After completing FYP, she decided to pursue the Bachelor of Journalism (Honours) program.
“Taking journalism was a way to work on my writing skills and learn different forms of storytelling while pushing myself out of my comfort zone,” she says.
Moore, who came to Halifax from Calgary, Alta., is now in her final year and about to graduate—something she finds hard to believe.
“It was a whirlwind. Very stressful at times, but full of learning,” she says.
Moore adds that although the final year was difficult due to the pandemic, and while she missed the intimacy of campus life, she consistently enjoyed her time at King’s.
Through that time, Moore took advantage of her ability as a King’s student to participate in athletics and other extracurricular activities offered through Dalhousie. Moore wrote with the Dalhousie Gazette as sports editor, and played on one of Dalhousie’s intramural hockey teams—alongside other King’s students.
“It was a great way to meet people outside of journalism and keep myself balanced.”
She also provided musical accompaniment for Classics in the Quad in 2019, playing piano.
Despite what might appear to be a busy social life, Moore considers herself an introvert. This provided the inspiration for her fourth-year honours project. Moore was curious as to how other journalists with introverted personalities deal with being in a field seemingly tailored to extroverts.
“I thought that […] there have to be successful journalists who also fall within a more introverted personality range,” she says.
Her research paid off: through talking to reporters and editors at different outlets, she learned that some journalists consider being introverted an advantage. She says although personalities like her own might find scrums or interviews stressful, several people she spoke to also considered those situations the most rewarding. The article Moore wrote on the subject, “The introverted journalist is doing just fine,” was nominated for a 2021 Emerge Media Award.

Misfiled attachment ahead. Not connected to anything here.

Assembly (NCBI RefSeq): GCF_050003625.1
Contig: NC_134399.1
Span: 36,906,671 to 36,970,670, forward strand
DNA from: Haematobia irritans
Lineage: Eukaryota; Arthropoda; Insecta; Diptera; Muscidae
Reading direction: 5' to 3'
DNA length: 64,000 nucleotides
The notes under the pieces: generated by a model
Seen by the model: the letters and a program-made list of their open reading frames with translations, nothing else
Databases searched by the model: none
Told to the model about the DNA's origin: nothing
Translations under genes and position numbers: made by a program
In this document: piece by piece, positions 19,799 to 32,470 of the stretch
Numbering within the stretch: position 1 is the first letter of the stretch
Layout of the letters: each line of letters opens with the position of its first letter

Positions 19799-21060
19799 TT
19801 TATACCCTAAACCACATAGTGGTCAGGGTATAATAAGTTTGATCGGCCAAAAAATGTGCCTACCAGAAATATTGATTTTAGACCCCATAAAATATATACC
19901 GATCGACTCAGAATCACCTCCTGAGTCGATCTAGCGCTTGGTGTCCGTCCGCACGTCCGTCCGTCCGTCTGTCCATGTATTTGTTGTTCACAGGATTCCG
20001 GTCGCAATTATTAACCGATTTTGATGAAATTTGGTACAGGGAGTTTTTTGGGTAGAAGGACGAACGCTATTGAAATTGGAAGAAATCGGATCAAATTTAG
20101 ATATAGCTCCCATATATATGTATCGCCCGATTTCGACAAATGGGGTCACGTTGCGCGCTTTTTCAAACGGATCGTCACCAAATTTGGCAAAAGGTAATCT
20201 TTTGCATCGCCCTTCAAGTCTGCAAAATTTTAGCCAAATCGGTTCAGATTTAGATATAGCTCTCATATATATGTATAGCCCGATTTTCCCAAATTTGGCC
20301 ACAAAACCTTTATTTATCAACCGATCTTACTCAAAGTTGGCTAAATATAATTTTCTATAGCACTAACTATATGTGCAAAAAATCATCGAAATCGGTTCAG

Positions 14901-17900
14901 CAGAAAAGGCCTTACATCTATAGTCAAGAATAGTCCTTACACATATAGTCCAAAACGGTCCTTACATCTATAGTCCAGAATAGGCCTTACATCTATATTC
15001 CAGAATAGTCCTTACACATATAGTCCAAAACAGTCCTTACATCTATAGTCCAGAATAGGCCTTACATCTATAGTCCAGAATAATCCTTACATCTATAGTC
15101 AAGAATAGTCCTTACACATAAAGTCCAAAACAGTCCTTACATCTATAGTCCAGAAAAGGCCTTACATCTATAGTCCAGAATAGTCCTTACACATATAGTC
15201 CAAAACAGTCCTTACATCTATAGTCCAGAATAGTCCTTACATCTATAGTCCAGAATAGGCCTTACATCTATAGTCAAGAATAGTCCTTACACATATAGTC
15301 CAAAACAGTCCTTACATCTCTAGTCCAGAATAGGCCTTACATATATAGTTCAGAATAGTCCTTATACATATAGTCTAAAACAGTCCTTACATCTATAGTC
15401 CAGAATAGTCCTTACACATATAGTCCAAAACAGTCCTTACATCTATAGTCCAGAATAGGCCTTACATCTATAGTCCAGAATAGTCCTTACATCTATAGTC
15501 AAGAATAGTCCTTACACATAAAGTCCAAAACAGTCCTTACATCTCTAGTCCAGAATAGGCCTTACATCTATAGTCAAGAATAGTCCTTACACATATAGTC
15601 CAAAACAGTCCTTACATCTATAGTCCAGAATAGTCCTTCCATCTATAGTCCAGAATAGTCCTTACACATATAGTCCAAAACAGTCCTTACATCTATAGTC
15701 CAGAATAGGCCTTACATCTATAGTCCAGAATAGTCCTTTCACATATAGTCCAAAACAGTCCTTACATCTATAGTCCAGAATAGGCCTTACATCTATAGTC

As she looks to the future, she says the audio workshop she took with Pauline Dakin bolstered her love for audio work and podcasting—it is an area she would like to continue exploring.
In the meantime, though her student days are drawing to a close, Moore’s pace isn’t slowing down: she is in the process of finishing her internship with the Alberta Magazine Publishers Association, while working as a research assistant for the MacEachen Institute of Public Policy and Governance at Dal. She also has a job lined up at CBC Calgary in June as a part-time web writer.
Though she says she’s nervous to conclude her life as a student, Moore feels ready: “I feel prepared coming out of the journalism program…. the news workshop in fourth year was particularly helpful in developing my hard news skills. I’m very excited for the opportunity to work in a newsroom.”
Join us on May 27 to honour and congratulate the Class of 2021! The celebration will be shared on Facebook and YouTube May 27 starting at 3 p.m. AT. Learn more.